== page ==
LIGO scientists row back on claim to detect black-holes from their gravitational signal

It is gradually coming out that LIGO’s main gravitational wave pulse could indicate various types of binary astrophysical systems, as we said on this blog in February. Cardoso et al 2016 point out (Phys Rev Lett. to come) there are compact objects that are not black holes, including gravastars of similar dimensions (~30 solar masses) which produce a similar main signal. The late part of the signal was below detection threshold, and that is needed to distinguish between astrophysical objects. In discussing this, Physics World quotes Prof Sathyaprakash from Cardiff’s LIGO team saying that “Our signal is consistent with both the formation of a black hole and a horizonless object – we just can’t tell.” Rather different from him in the Guardian of 11 Feb. “The fusion of two black holes created this event”. Now, Remo Ruffini (of the Rees-Ruffini-Wheeler textbook) co-authors an preprint (16 May 2016) saying: unfortunately the signal of the merging “occurs just at the limit of the sensitivity of LIGO (so is) not sufficient to determine the astrophysical nature of GW 150914, nor to assess that it was produced by a binary black-hole merger leading to a newly formed black-hole.”

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Gravitational wave event at last – success for Einstein, not black-holes

Detecting gravitational waves after decades of searching and developing more sensitive techniques is a great achievement, in technology as well as the accompanying analysis.

What a pity the research teams have sullied the discovery by conflating the detection of a very clear gravitational wave signal with their particular interpretation.  Doubtless the big signal over milliseconds implies very large condensed masses interacting cataclysmically, inferred to be over 25 solar masses. The event had to be relatively close to us in space to give a signal well above numerous extragalactic ones.  The teams apply their model for two ‘black holes’ merging, as if it’s the sole contending explanation. The model merging scale is the Schwarzschild radius MG/c2, not of point-like black holes. Megamassive condensed stars (largely of neutrons) are of this scale too.  The rapid merging two of them would generate a similar signal, if with differences in detail.  This was dismissed simply on the basis of the out-dated belief that neutron stars can be no bigger than 2 solar masses (Ms).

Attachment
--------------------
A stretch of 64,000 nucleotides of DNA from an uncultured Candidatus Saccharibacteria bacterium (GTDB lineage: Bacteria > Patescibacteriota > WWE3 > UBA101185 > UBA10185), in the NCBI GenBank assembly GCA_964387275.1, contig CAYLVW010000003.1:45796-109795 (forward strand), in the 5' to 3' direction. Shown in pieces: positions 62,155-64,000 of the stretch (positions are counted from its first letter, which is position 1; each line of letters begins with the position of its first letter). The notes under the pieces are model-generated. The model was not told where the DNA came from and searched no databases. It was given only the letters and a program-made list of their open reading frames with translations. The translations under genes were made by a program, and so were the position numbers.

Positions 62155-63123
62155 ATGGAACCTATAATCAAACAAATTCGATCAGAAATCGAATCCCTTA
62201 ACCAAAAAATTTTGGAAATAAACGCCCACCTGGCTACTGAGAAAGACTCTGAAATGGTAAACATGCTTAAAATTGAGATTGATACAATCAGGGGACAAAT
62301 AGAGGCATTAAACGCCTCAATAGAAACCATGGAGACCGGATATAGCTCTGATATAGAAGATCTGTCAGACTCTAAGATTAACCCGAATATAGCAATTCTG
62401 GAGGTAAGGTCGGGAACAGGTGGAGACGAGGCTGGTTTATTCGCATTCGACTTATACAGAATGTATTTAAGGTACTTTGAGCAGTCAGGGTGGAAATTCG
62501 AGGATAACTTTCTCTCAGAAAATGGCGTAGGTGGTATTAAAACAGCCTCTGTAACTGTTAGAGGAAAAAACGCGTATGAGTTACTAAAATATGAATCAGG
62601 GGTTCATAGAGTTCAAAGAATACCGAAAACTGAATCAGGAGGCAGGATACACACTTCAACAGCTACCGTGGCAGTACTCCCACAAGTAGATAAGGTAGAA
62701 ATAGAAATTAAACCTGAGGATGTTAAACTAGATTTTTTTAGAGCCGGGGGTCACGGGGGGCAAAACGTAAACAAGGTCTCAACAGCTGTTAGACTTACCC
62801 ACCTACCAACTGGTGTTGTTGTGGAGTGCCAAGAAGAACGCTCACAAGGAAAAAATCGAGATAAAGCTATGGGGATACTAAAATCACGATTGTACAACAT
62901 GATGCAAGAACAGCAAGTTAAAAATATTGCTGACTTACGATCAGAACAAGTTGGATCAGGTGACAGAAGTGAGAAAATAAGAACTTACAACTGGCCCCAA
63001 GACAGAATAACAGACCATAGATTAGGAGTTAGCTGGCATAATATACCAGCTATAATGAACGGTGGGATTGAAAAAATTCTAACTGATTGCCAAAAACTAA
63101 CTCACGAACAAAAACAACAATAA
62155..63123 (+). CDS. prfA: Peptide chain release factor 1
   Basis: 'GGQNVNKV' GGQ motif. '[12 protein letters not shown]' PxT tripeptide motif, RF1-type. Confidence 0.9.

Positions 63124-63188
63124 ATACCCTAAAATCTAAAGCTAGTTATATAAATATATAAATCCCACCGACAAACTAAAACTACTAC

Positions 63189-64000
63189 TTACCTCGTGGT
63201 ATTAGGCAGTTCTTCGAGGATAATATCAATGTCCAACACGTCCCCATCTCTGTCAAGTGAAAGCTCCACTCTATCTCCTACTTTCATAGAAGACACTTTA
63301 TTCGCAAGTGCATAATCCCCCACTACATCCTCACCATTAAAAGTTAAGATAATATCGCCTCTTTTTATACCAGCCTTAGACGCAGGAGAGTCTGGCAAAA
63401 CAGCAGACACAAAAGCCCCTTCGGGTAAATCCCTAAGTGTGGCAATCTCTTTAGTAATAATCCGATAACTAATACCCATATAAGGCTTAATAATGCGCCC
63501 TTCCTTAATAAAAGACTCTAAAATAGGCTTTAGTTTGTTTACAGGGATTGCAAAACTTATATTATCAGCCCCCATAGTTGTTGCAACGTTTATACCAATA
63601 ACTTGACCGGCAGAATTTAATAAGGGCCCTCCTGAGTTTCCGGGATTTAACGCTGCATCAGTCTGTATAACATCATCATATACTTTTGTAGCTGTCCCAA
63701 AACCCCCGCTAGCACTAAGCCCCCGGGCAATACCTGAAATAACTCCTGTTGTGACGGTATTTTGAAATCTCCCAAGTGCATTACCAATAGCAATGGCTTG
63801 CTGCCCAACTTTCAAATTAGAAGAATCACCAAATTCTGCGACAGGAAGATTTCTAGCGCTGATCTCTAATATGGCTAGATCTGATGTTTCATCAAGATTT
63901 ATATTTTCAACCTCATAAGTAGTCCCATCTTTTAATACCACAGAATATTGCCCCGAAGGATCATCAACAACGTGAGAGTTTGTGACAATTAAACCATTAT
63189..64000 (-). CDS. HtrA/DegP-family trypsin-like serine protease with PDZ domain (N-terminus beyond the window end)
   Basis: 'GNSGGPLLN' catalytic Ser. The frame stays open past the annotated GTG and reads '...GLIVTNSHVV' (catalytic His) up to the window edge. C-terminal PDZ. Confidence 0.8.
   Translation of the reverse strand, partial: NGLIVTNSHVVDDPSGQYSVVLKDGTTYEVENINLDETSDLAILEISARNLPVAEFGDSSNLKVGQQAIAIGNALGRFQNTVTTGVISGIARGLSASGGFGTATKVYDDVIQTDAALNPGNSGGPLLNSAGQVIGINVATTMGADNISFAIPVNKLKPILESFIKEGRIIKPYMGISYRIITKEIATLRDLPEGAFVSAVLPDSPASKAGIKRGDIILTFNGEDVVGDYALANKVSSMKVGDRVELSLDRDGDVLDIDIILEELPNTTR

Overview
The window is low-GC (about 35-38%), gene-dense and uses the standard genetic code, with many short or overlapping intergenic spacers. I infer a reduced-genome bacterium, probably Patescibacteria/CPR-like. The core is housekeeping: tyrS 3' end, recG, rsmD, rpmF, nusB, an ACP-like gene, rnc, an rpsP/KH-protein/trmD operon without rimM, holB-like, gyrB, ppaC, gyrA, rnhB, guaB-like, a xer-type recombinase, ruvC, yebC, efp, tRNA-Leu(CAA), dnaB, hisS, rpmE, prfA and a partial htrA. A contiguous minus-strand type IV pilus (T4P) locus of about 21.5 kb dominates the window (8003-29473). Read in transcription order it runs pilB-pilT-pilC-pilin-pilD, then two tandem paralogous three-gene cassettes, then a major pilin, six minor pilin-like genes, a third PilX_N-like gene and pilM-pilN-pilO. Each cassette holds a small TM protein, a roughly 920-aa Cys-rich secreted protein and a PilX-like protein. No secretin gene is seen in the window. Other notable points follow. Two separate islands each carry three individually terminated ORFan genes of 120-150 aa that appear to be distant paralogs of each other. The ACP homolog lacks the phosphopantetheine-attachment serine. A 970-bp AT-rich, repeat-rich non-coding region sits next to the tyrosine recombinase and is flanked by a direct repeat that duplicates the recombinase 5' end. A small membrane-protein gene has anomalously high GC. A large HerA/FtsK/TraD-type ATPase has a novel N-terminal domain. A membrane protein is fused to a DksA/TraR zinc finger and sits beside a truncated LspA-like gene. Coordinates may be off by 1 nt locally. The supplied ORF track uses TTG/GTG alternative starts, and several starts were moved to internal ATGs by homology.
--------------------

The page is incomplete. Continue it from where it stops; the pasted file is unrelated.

Einstein himself did not believe in Black Holes; physicists should at least accord him respect in allowing that this first clear gravitational wave event implies the sudden rebalancing of large condensed masses, probably a merging binary – to give his quadrapole emissions – and opens up a way to investigate such structures.  The big majority of the gravitational energy pulse comes out from the mutually orbiting stars (rapid, up to ~0.5c) as they become increasing close in last second before becoming one.  Open-minds are especially required when black-hole modelling uses a faulty metric, having a non-physical region beyond a ‘surface of separation’, which requires dodgy computational treatments.

The discovery kills off the notion that gravitational energy is non-localised. The observed pulse was tightly constrained in time, ~10ms scale.  The pulse moves through space with the speed of light, akin to electromagnetic waves, not through “space-time” as is confusingly said.  Both electromagnetic and gravitational equations have wave solutions to small perturbations – travelling waves that carry energy – as Einstein first predicted, though not dipole but of quadrupole order for gravitational waves.

The inference of large compact masses – neutron stars of tens of solar masses – is an indirect discovery of an unrecognised population of mega-stars that are indeed predicted from the Hilbert-Einstein equations of General Relativity.  These can be neutron stars above the so-called TOV size limit of 2.0Ms given by Cameron (1959); our modelling given at the recent Moscow PIRT conference (link here) finds higher mass ‘gravastar’ structures, ie. shell-stars of compact matter with centres dominated by hypergravitational fields.

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Einstein not to blame for the Flow-of-Time deviation

comment on Saving time: Physics killed it. Do we need it back?  

New Scientist feature 01 November 2013 by Michael Slezak

It’s unfair to blame Einstein for the ‘fatal blow’ to the ‘flow of time’, which some physicists still find problematic.  Lee Smolin argued recently (26 April 2013) that the blows were never fatal.

The source of the trouble is the time-reversible formulations of ‘laws’ of physics, such as Newton’s laws. Einstein’s special relativity showed clock-timing is not unique, but did retain the time-sequence that is essential for causality – a principle that Einstein stoutly defended.

Einstein also advocated the Faraday-Maxwell concept of space-filling fields, and extended the differential equations for their field-borne light waves to apply to field-borne gravity waves.

However, these time-reversible formulations are not the whole story. Light-rays reach us only from the past, not the future. The time-explicit formulation of light waves uses (Liénard-Wiechert) retarded potentials to form an integral over waves reaching each point from earlier times. This integral satisfies both Maxwell’s time-reversible equations and the Penrose criterion that a truly fundamental law of physics is irreversible.

Thus the difficulty of standard physics with the ‘flow of time’ arises because it tries to dispense with fields of force, presuming they can be represented by particles (‘photons’, ‘gravitons’) governed by reversible interactions. Physics has to return to fields, carrying waves at the speed of light (following Einstein’s special relativity) to recover common sense over passage of time.

Einstein’s much quoted phrase “the distinction between past, present, and future is only a stubbornly persistent illusion” was written 3 weeks before his death and months after he’d expressed doubts about his whole life’s work including gravitation “based on the field principle”.  Evidently, the Einstein in 1955 was failing fast, had lost confidence and influence as a physicist, and his weak blow to the flow of time has proved non-fatal.

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Why Space has Three Dimensions

Why Space has Three Dimensions   – see Matthew Chalmers, New Sci 28 Sept 2013